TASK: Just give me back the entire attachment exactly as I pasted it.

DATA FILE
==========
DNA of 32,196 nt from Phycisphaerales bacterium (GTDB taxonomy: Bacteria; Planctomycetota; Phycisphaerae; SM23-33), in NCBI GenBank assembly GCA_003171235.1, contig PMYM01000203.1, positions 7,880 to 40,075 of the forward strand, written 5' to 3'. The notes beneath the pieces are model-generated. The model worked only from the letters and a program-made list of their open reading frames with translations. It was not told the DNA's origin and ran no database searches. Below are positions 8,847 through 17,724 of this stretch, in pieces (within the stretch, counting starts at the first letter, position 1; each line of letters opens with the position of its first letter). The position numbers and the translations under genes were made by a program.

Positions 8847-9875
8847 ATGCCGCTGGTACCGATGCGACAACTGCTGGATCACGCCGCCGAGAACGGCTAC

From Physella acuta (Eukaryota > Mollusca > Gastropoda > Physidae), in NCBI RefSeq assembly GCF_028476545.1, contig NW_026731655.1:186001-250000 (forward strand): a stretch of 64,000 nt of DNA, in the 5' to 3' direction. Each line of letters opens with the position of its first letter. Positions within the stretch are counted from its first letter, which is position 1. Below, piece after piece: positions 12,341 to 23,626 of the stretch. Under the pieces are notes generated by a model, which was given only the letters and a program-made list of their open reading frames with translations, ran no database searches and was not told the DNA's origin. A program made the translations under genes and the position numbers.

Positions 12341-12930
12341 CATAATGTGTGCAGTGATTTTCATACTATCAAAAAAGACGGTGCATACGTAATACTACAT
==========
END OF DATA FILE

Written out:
DNA of 32,196 nt from Phycisphaerales bacterium (GTDB taxonomy: Bacteria; Planctomycetota; Phycisphaerae; SM23-33), in NCBI GenBank assembly GCA_003171235.1, contig PMYM01000203.1, positions 7,880 to 40,075 of the forward strand, written 5' to 3'. The notes beneath the pieces are model-generated. The model worked only from the letters and a program-made list of their open reading frames with translations. It was not told the DNA's origin and ran no database searches. Below are positions 8,847 through 17,724 of this stretch, in pieces (within the stretch, counting starts at the first letter, position 1; each line of letters opens with the position of its first letter). The position numbers and the translations under genes were made by a program.

Positions 8847-9875
8847 ATGCCGCTGGTACCGATGCGACAACTGCTGGATCACGCCGCCGAGAACGGCTAC

From Physella acuta (Eukaryota > Mollusca > Gastropoda > Physidae), in NCBI RefSeq assembly GCF_028476545.1, contig NW_026731655.1:186001-250000 (forward strand): a stretch of 64,000 nt of DNA, in the 5' to 3' direction. Each line of letters opens with the position of its first letter. Positions within the stretch are counted from its first letter, which is position 1. Below, piece after piece: positions 12,341 to 23,626 of the stretch. Under the pieces are notes generated by a model, which was given only the letters and a program-made list of their open reading frames with translations, ran no database searches and was not told the DNA's origin. A program made the translations under genes and the position numbers.

Positions 12341-12930
12341 CATAATGTGTGCAGTGATTTTCATACTATCAAAAAAGACGGTGCATACGTAATACTACAT